Notice you’re did not refer to a social economic class irrespective of one specific racial/ethnic/tribal group. You didn’t talk about all poor people or all people in a certain socio-economic class. You specified that a certain racial/ethnic/tribal group was subjected to certain treatment and your exclusive claim that “we [Native Americans] were the ones that were treated inhuman” betray your curious class rhetoric.
    Surely Native Americans or Creek Indian, even Creek Indian women, were not the only ethnic group in the socio-economic class you were referring to… Yet they are the only people you referred to. WHY?
    And please keep your comments to what you know. You know nothing of my life experiences, whether I am or have been poor or not. And really that’s the last thing you should be concerned with when you can’t even keep your class vs. race/ethnicity concepts straight… that or your hearing ability.

  101. TTj

    There is one small difference between American Indians and African Americans. The AI were here first. The AA were brought over. And since we are on this discussion, AA were sold by AFRICIAN slave traders. Yes, Europeans bought them and abused them, but why isn’t anyone discussing that? Where is the body of research into that aspect?? Hmmm. Didn’t think so.

  102. I was referring to all Native American Indians, but used the Creek Tribe as and example. Apparently, I must have hit a nerve with you because of the nasty response..Good…Sometimes when we here or read something that bothers us, is in fact, the truth…I don’t want to fight about race..If you notice all my comments about that topic have been let’s live in peace not hate….I have enough on my plate trying to get my son through college alone, and really don’t have to time to bother with racist’s….You know, Nquest, it does work both ways…And, sometimes what you see in others that you don’t like you are actually looking at a mirror image of yourself. Maybe someday, something I’ve said, will become an enlightening experience for you…I’ve already been there, done that, and I fight for justice for all, not justice for a few…With love, light, peace, and hope…MOM:)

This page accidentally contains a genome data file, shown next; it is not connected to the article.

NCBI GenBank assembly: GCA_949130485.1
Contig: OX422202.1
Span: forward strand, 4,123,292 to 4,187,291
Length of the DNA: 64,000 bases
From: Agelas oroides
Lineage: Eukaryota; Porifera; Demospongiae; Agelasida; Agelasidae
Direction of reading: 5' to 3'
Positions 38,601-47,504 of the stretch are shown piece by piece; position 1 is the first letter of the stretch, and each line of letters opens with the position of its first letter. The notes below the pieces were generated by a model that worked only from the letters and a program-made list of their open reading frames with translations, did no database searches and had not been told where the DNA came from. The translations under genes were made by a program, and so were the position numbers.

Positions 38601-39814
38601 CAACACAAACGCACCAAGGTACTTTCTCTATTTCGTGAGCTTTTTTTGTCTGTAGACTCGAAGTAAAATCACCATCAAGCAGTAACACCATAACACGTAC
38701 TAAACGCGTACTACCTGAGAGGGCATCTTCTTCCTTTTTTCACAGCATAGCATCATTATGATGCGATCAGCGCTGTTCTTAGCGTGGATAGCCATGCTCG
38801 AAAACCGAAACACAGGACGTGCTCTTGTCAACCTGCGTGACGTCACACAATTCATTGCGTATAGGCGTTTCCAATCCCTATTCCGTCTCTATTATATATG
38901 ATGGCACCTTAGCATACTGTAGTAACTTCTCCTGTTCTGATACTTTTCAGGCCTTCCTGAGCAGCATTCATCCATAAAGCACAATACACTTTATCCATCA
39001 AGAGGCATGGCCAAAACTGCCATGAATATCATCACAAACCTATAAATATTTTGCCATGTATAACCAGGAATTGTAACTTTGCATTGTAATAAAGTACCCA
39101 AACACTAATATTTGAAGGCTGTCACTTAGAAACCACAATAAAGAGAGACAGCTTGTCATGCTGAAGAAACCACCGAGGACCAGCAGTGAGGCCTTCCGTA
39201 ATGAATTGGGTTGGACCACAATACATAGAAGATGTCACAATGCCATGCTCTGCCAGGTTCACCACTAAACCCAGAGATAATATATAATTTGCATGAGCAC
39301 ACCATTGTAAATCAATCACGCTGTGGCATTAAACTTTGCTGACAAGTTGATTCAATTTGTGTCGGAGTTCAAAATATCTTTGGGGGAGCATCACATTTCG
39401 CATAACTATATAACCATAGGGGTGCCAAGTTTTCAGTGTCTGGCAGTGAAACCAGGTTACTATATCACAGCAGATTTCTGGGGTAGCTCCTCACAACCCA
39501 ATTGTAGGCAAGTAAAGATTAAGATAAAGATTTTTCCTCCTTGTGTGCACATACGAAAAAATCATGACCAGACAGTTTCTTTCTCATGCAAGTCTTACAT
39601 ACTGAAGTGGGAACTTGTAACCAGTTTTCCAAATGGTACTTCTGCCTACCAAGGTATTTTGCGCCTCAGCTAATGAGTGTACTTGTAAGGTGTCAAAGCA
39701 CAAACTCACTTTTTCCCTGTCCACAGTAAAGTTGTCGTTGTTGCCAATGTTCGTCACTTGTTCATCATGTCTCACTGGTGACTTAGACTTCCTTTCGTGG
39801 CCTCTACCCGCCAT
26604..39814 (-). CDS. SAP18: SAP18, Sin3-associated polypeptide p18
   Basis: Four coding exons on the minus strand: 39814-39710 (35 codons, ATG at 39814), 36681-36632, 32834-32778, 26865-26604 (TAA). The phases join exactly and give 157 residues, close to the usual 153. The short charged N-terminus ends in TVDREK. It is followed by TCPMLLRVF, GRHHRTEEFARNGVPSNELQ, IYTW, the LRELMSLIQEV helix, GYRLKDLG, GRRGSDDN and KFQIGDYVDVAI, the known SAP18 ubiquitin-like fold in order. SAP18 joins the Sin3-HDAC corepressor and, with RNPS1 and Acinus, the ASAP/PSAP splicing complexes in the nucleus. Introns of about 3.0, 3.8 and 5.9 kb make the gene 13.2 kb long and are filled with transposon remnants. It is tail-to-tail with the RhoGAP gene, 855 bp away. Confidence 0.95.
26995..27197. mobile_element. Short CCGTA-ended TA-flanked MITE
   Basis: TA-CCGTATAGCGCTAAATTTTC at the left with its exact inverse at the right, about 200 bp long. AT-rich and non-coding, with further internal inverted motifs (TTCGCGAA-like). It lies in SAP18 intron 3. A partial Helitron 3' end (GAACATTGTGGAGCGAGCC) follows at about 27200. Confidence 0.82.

103. Rosalind

    Actually TTj, there is lots or research about that, and the common link to all of this is COLONIALISM. So, let’s not get into whose oppression is greater, who was oppressed first, etc. The slave trade wouldn’t have existed if it weren’t for colonialism, regardless of what the slave traders in West Africa looked like.

  104. Kristen

    MOM, I find your words to Nquest rather condescending. I think you should just consider the thought that your truth doesn’t work for everyone.
    You want peace and love and harmony, and I’d wager that everyone else here does too. But the difference is that most of the posters here are interested in understanding and addressing systemic racism, not merely animosities between people. Many of us have experienced and/or studied discrimination that continues to happen today to people of color. It’s a very serious and very real issue, and the social science research shows it happens prolifically to African Americans and Latinos, and often to American Indians and Asian Americans – in jobs, in policing, in the courts, in schools, in real estate, in restaurants, etc… Whites tend to receive some level of privilege, even when you take socioeconomic class variations into account. Some studies are able to show that discrimination happens despite the good intentions of the person carrying it out. Isn’t that interesting? This suggests that we cannot fix the problem through goodwill alone. I understand that this may be your personal approach to dealing with the issue as you see it, but I urge you to consider that the problem of racism in fact goes beyond people’s feelings.
    You might also be able to learn something from the dialogue on this site.

  105. Kristen

    Thanks for posting those notes. It’s pretty clear that 1, 2, 4 & 5 are being used heavily on this issue of the pool.

  106. Mom - Nquest answer to question 111